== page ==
Morning Brew - ☕️ Run for cover

Bask (Suncare) in supply-chain chaos.
Morning Brew May 16, 2022

Retail Brew

Recharge

A Monday toast: To Jack Cakebread, a wine-making trailblazer who was among the first to plant sauvignon blanc vines at any real scale in the Napa Valley in the 1970s, and who died recently at a well-aged 92.

In today’s edition:

—Katishi Maake, Glenda Toma

SUPPLY CHAIN

Out of the bottle

Bask sunscreen Bask Suncare

Bask Suncare was looking to soak up the sun—and $$$—this summer, but supply-chain chaos has made things more than a bit challenging.

The DTC sunscreen company, founded in May 2021, ordered “tens of thousands” of bottles from its Chinese manufacturer last September to prep early for its peak selling season. Bask anticipated receiving its bottles in December or January at the latest. But Covid lockdowns kept delaying the order, CEO Mike Huffstetler told Retail Brew.

“After kind of hounding our suppliers and manufacturers,” he said, they kept saying: “‘Oh, we’re delayed another two weeks.’ Okay, we can deal with two weeks. ‘Oh, we’re delayed another two weeks. Oh, we’re delayed another two weeks.’”

  • The upshot: Bask wouldn’t be in stock until late June, well past peak season for the company.

Looking for cover: The company quickly went into “scramble mode,” Huffstetler explained. To find an alternative, Huffstetler said Bask reached out to roughly 60 contacts within the DTC retail space—from manufacturers to fellow founders and more—to see if there was anyone who could supplement the delayed bottles.

The tricky part was finding something suitable by FDA standards, as well as Bask’s formula—which requires a specific type of plastic to ensure its stability, Huffstetler explained. “We can’t send this out in mayo jars.”

Luckily, the Miami-based facility that distributes Bask’s sunscreen is also a contract manufacturer for other companies. It happened to have a “few thousand” suitable extra bottles “laying around,” as Huffstetler put it.

  • Bask ended up spending twice as much on its pre-summer inventory than expected and predicts it will spend 3.5x more in 2022, though Huffstetler declined to share specific figures.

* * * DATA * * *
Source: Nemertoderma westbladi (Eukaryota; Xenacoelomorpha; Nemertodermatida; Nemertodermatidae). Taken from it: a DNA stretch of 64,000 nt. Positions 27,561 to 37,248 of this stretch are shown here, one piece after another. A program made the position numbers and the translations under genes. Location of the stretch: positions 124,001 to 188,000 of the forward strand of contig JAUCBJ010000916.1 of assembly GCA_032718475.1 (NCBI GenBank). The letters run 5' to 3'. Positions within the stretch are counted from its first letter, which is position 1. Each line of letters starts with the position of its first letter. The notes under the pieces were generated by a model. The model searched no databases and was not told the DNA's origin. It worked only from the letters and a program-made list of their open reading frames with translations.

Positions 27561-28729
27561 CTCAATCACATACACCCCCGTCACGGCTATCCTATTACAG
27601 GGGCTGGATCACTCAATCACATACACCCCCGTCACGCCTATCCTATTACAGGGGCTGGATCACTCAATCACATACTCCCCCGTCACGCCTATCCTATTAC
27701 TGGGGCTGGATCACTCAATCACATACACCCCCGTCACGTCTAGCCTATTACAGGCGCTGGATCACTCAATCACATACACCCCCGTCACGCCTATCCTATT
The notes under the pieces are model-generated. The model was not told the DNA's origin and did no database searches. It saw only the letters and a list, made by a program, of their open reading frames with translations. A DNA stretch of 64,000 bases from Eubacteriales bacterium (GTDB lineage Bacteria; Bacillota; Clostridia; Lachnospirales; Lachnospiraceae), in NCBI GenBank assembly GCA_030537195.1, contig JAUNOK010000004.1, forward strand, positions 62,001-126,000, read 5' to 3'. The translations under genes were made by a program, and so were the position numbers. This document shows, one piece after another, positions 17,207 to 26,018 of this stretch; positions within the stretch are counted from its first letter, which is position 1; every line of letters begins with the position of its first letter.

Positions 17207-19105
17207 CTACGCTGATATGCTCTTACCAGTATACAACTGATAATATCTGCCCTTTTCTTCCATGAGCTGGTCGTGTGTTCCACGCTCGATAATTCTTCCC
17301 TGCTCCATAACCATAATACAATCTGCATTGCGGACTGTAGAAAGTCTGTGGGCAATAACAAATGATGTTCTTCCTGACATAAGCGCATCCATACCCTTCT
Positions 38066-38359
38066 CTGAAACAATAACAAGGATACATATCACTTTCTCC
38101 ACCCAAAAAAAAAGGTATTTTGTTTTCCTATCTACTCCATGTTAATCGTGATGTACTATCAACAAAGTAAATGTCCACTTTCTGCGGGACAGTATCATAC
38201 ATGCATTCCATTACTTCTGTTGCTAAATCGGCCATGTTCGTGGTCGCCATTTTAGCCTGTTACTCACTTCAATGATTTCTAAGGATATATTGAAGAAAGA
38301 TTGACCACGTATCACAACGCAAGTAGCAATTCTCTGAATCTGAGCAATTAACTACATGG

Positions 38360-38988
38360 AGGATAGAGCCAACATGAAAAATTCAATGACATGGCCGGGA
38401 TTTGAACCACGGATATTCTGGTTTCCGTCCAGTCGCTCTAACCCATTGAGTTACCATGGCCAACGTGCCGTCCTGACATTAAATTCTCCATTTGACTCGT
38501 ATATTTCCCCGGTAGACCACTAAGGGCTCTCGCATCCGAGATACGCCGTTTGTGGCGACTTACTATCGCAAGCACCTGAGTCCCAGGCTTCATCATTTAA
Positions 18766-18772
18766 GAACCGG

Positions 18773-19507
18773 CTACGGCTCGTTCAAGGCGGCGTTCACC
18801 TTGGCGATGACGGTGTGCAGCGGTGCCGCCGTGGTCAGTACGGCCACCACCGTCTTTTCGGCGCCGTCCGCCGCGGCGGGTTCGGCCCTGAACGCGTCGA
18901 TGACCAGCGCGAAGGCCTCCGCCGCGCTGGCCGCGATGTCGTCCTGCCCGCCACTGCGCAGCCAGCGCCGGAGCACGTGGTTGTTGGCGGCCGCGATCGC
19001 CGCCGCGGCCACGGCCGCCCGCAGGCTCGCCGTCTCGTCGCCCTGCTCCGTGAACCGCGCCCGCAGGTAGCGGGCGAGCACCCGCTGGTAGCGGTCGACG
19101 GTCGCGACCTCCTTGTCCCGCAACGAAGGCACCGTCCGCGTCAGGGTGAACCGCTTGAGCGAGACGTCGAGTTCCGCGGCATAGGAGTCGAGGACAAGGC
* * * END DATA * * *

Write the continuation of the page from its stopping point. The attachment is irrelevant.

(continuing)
The DTC brand’s new bottles now have a push cap instead of a pop top—and are a limited edition. All proceeds will go to Bask’s nonprofit partner, Skin Protection Foundation (SPF), which Huffstetler also founded.

  • “Optically, and it’s important, it allows us to maintain that top-line revenue that we would otherwise be missing out on as well,” he said. “We’ll be able to kind of show continued growth and traction, month over month, quarter over quarter.”

Click here to read how Bask revamped its inventory approach to pay off in the long sun run.KM

        

TOGETHER WITH RECHARGE

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In case you need a refresher, LTV is a key metric that measures the health of your e-commerce brand by calculating the $$$ amount your average shopper brings in throughout their customer lifespan.

So, how much more value could you add for your business with a subscription program? Recharge’s LTV calculator helps give you a sense of the impact.

Curious? Give Recharge’s LTV calculator a whirl for free, here.

SOCIAL MEDIA

Creative solutions

A smartphone that displays the TikTok logo Francis Scialabba

Meet Clara, the latest “Glassdoor for influencers” app that wants to even the playing field between brands and creators. Marketing Brew’s Phoebe Bain spoke with founder Christen Nino De Guzman, a former TikTok employee, about starting the biz—as well as creators who have reviewed the reviews:

Since its January 2022 debut, more than 13,000 creators have signed up for Clara, according to Nino De Guzman. Jonny Morales, a lifestyle and comedy influencer with more than 3 million TikTok followers, said that reading reviews of one company on the platform impacted his bottom line.
Morales told us he worked on a Black Friday influencer campaign with Walmart in 2020. The retailer paid him somewhere between $1,000 and $2,000. When Walmart reached out again for another campaign, this time, Morales had access to Clara.